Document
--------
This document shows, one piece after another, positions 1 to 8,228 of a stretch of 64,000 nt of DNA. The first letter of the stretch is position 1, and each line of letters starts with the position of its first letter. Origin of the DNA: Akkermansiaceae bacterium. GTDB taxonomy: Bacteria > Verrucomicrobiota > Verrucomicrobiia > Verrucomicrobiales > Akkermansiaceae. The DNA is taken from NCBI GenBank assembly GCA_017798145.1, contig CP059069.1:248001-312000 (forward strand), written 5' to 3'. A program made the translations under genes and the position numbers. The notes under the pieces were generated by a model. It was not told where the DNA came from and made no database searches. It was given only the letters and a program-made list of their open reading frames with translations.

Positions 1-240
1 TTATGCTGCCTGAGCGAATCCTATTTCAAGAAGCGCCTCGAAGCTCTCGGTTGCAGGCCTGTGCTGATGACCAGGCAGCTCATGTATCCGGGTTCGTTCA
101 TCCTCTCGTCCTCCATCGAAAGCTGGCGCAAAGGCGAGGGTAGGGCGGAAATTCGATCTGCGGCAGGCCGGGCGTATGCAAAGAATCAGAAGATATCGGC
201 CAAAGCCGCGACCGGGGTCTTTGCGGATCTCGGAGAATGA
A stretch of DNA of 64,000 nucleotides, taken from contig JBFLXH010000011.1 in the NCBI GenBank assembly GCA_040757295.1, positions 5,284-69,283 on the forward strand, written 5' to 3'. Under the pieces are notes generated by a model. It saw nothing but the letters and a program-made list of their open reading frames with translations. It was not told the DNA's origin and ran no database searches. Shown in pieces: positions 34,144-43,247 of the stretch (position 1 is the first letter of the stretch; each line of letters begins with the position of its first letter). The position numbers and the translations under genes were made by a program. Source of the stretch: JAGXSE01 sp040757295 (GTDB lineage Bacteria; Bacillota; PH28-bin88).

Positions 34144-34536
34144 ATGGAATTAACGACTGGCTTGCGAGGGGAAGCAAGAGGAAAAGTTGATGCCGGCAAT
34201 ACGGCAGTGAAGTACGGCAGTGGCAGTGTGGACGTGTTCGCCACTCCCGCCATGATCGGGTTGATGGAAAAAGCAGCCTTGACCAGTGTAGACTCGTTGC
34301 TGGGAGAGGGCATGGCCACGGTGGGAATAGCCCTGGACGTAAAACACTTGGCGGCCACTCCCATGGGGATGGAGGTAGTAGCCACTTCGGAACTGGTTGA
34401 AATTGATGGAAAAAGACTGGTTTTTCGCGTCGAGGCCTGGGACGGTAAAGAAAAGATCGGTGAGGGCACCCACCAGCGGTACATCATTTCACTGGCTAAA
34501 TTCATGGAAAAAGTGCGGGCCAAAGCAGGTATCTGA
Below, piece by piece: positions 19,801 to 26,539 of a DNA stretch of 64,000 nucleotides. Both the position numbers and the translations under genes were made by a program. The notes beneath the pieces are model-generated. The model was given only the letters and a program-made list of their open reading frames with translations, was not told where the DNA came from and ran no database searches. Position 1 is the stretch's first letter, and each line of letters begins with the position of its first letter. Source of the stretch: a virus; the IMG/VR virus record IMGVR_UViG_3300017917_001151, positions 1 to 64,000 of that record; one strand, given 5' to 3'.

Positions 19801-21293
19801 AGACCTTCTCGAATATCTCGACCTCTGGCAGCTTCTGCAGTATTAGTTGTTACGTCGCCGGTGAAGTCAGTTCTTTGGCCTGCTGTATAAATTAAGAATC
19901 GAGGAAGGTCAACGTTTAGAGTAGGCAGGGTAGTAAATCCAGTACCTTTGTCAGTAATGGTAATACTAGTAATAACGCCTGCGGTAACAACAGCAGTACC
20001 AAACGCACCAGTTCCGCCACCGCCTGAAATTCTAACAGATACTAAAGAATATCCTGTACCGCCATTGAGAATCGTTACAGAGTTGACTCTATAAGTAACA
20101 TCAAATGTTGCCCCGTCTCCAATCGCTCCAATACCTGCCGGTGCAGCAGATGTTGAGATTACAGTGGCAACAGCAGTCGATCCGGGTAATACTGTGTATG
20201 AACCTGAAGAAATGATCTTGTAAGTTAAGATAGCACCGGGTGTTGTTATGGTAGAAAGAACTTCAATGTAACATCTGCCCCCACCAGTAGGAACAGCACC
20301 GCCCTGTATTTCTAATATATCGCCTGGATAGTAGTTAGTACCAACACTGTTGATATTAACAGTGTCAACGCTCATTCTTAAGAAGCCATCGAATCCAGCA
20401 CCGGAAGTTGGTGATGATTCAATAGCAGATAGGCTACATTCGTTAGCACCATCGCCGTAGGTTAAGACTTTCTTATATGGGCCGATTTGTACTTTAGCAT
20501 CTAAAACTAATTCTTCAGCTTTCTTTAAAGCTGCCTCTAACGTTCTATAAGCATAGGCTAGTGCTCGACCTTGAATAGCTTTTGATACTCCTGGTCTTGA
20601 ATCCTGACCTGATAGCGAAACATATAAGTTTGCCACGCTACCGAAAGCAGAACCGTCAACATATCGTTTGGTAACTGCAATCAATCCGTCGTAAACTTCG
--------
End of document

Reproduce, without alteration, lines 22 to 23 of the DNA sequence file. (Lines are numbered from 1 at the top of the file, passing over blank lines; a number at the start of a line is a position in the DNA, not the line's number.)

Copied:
20501 CTAAAACTAATTCTTCAGCTTTCTTTAAAGCTGCCTCTAACGTTCTATAAGCATAGGCTAGTGCTCGACCTTGAATAGCTTTTGATACTCCTGGTCTTGA
20601 ATCCTGACCTGATAGCGAAACATATAAGTTTGCCACGCTACCGAAAGCAGAACCGTCAACATATCGTTTGGTAACTGCAATCAATCCGTCGTAAACTTCG